- Belko Experiment, The
- Finding Fatimah
- Free Fire
- Their Finest
- Fast & Furious 8
- Hatton Garden Job, The
- Boss Baby, The (3D)
- Autopsy of Jane Doe, The
- Lost City of Z, The
- City of Tiny Lights
- Quiet Passion, A
- Void, The
- Man Down
- Ghost in the Shell (3D)
- Zip & Zap and the Marble Gang
- Don't Knock Twice
Stars: Noomi Rapace, Michael Fassbender, Charlize Theron, Idris Elba, Logan Marshall-Green, Guy Pearce, Rafe Spall, Kate Dickie, Sean Harris
Director: Ridley Scott
After 33 years, director Scott returns to Alien territory. Again, our principal character is a woman - although Sweden's Rapace is almost a foot shorter than Sigourney Weaver - and Prometheus' last line exactly replicates that of the earlier film, to which it is effectively a prequel.
Although, like Alien, this one takes a while to galvanize itself into action, the atmosphere of foreboding on an alien planet awesome in its towering set design reassures us that most of our earthly astronauts who land there are destined for a sticky end.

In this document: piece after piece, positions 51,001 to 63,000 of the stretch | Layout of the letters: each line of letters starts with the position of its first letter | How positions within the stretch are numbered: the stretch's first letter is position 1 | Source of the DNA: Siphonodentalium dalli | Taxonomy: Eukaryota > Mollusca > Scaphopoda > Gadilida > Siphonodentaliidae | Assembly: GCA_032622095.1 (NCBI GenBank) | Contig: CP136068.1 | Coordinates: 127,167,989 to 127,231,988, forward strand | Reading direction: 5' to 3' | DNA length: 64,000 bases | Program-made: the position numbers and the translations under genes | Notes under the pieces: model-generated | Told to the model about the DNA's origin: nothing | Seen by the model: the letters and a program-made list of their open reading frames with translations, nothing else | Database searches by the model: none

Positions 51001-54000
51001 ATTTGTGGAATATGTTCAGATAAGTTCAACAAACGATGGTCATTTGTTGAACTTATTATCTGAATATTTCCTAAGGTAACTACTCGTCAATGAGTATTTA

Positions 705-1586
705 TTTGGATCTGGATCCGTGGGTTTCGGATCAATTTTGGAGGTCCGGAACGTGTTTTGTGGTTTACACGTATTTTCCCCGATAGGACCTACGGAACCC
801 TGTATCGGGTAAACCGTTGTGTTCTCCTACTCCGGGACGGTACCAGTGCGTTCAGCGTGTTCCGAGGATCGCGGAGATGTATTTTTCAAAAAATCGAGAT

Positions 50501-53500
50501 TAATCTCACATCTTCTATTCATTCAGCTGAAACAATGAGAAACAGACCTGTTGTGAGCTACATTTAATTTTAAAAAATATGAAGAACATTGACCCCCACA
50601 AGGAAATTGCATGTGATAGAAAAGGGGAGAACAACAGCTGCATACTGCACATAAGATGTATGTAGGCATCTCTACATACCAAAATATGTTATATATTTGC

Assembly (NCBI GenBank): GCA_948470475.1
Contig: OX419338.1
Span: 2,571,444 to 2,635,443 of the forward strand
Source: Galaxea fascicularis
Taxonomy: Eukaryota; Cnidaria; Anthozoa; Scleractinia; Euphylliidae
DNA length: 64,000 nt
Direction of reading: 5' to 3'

You shouldn't hurt your head trying too hard to understand the plot, for the director merely wants you to enjoy the ride. At any rate, in 2089, scientists on the Isle of Skye, led by Elizabeth Shaw (Rapace - strange to hire a Swedish actress and still keep the character's very English name) and her lover Charlie (Marshall-Green overdoing the laddishness) find cave paintings with a configuration of star-like objects that mirrors those from other ancient civilizations and sets Shaw and Charlie, four years later, on a mission into deep space towards a planet that matches those configurations (to be fair, this all seems less unlikely when you see the movie).
The woman (Theron) behind the company that bankrolls the expedition has, of course, her own agenda, the captain (Elba) is 'just there to fly the ship' and everyone else is pretty much expendable at the appropriate horrific moment. All, that is, except David (Fassbender), a humanoid robot who studies the film Lawrence of Arabia and is about as reliable as HAL from 2001.
Famiiiar Scott trappings are all about, from gleaming black alien tumuli, to tentacled, life-crushing monsters, and baby aliens bursting out of stomachs. Although not so much the girl with Dragon Tattoo as the girl with the Alien Baby, Rapace is terrific apart from the odd wobbly line, and carries the film. And, once it does start, the action pounds along incessantly. Another alien is born at the end and the question of where it'll end up should be no problem for fans of the original. Scott's ace alien-designer HR Giger is once again in charge of Monsters Inc, and does his mentor proud.
USA/UK 2012. UK Distributor: 20th Century Fox. Colour by deluxe.
123 minutes. Not widescreen (3D). UK certificate: 15.
Guidance ratings (out of 3): Sex/nudity 1, Violence/Horror 3, Drugs 0, Swearing 1.
Review date: 31 May 2012